While some want to hold on to the 1950s era, when Christianity still seemed to dominate the landscape, others have been much more skeptical and have readily been inviting this new context. For them Christendom involved a series of co-options, diversions, and missteps for the Church. That was unfortunate in their eyes, but hey, they can see more clearly now, and they can identify how exactly the Church failed in the Christendom era, to live up to its name. It merged with state and governing powers too much. The Church confused the gospel with western culture too much. And it lost a sense of distinctiveness as a Church community. Rather than be sent out, it called people to come in. Rather than disciple people it developed powerful institutions. Rather than yielding to the spirit it yielded to capitalistic and militaristic forces. This group however doesn’t want to judge or take sides against Christendom either, because they are our ancestors and they make mistakes, just as we are likely too. Rather than condemning the past the focus is purely on examining and engaging the new future context, in which a plethora of possibilities reside. These post-Christendom Christians are excited and pumped about jumping ship from the now failing methods of Christendom to the new post-Christendom praxis they are discovering.
We are endlessly being misdirected in search of the crude “hate crime”. After centuries of racial oppression and violence, our society eventually became uncomfortable with the overtness of the racism of the past. Slavery is taken for granted as a horrific thing, something that couldn’t be assumed a few generations ago. For mainstream America, to be accused of being racist is to have been labeled something despicable. Few would willingly accept this charge upon themselves, defending themselves adamantly against such accusations. However, even worse than the racist label for those within the dominant culture, is for a person to be accused of a hate crime. Hate crimes have been created to isolate the most heinous of offenses that have been committed because of prejudice.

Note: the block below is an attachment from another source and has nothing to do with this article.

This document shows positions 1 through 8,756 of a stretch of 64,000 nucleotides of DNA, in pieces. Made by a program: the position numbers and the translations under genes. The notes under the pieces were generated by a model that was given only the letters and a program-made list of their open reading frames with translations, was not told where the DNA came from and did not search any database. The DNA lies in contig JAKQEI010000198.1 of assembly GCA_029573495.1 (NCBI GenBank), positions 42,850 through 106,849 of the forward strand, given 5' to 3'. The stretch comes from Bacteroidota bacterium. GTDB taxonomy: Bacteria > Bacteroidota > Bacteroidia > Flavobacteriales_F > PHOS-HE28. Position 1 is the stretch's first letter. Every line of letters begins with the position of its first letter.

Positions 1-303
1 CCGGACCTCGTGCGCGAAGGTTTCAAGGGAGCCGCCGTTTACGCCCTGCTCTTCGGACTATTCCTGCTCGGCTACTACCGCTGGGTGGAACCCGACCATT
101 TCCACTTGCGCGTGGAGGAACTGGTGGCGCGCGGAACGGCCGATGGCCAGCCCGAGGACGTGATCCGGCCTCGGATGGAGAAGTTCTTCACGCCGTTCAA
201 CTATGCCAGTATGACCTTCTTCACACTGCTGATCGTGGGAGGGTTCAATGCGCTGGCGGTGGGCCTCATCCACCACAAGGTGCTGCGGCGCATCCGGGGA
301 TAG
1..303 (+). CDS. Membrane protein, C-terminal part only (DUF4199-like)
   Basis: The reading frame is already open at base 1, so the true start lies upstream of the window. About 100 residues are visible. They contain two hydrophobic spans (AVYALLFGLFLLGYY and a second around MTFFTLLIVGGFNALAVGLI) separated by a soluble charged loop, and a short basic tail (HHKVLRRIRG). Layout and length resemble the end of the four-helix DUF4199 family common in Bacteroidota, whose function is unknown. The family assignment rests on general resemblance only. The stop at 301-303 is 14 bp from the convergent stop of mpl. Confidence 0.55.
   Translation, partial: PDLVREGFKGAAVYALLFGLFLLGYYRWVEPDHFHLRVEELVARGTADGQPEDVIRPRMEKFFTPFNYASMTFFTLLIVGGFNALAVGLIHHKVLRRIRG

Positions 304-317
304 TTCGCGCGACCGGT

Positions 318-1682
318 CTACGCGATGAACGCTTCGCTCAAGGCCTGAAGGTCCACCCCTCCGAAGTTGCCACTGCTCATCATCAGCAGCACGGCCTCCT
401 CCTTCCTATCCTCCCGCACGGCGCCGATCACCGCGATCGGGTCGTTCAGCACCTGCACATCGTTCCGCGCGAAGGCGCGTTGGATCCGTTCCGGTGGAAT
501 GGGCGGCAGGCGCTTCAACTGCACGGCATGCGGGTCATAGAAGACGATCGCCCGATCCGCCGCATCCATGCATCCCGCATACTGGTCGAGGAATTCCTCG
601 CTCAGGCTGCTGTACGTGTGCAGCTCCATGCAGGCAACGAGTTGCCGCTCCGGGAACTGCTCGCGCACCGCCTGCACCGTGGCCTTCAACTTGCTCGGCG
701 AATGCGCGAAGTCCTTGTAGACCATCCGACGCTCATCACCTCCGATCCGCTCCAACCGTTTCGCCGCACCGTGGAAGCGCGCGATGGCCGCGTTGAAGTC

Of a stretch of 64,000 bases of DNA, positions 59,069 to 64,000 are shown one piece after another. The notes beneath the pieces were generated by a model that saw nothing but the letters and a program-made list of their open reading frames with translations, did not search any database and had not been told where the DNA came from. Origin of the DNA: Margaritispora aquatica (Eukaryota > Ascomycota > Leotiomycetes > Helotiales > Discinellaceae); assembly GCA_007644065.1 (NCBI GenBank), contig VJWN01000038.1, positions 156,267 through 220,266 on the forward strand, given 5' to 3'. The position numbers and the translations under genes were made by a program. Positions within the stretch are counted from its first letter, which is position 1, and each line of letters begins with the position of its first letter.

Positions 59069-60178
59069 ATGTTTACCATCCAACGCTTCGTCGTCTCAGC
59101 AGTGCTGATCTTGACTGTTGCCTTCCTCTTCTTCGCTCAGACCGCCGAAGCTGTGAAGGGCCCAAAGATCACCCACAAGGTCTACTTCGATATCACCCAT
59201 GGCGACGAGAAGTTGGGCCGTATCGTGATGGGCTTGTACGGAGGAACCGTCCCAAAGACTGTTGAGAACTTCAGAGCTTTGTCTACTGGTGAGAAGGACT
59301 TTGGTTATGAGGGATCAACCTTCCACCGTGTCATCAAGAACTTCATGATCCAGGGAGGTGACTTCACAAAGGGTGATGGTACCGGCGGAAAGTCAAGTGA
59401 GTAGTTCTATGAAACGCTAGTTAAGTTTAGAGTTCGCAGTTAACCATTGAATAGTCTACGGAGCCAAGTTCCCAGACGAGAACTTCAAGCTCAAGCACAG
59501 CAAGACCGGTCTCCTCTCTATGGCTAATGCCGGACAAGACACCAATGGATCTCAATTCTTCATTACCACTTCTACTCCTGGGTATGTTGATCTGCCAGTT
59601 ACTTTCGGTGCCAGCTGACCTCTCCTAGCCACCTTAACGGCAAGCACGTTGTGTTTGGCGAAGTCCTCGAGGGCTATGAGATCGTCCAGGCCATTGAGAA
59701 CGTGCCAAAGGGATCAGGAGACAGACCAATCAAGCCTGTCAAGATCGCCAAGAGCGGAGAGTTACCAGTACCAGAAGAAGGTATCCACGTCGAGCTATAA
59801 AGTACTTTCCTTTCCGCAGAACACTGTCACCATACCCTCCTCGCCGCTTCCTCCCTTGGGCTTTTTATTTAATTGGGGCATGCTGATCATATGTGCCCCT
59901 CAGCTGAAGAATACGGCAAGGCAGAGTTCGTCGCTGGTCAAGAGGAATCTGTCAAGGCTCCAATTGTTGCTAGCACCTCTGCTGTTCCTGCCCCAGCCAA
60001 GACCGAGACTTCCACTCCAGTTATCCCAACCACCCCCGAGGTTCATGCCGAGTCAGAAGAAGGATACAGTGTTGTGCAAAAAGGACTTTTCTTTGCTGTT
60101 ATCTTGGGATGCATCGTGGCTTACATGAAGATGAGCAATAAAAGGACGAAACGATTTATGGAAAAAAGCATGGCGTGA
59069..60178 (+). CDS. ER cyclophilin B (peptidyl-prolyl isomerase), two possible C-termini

Hate crimes are things that terrible people do, or so that is the way we like to think of it. Hate crimes are believed to be done by the non-human. It is done by the coldhearted, malice, evil, apathetic, and sadistic monster. The hate crime is done by the KKK bogey man. That is, in hegemonic imaginations, hate crimes could never be committed by everyday regular white American Christians. This type of deed cannot be committed by oneself, by one’s close network of friends, or by one’s family members. Hate crimes is done by the super-evil. The one who commits such crimes are what evil villains are made of.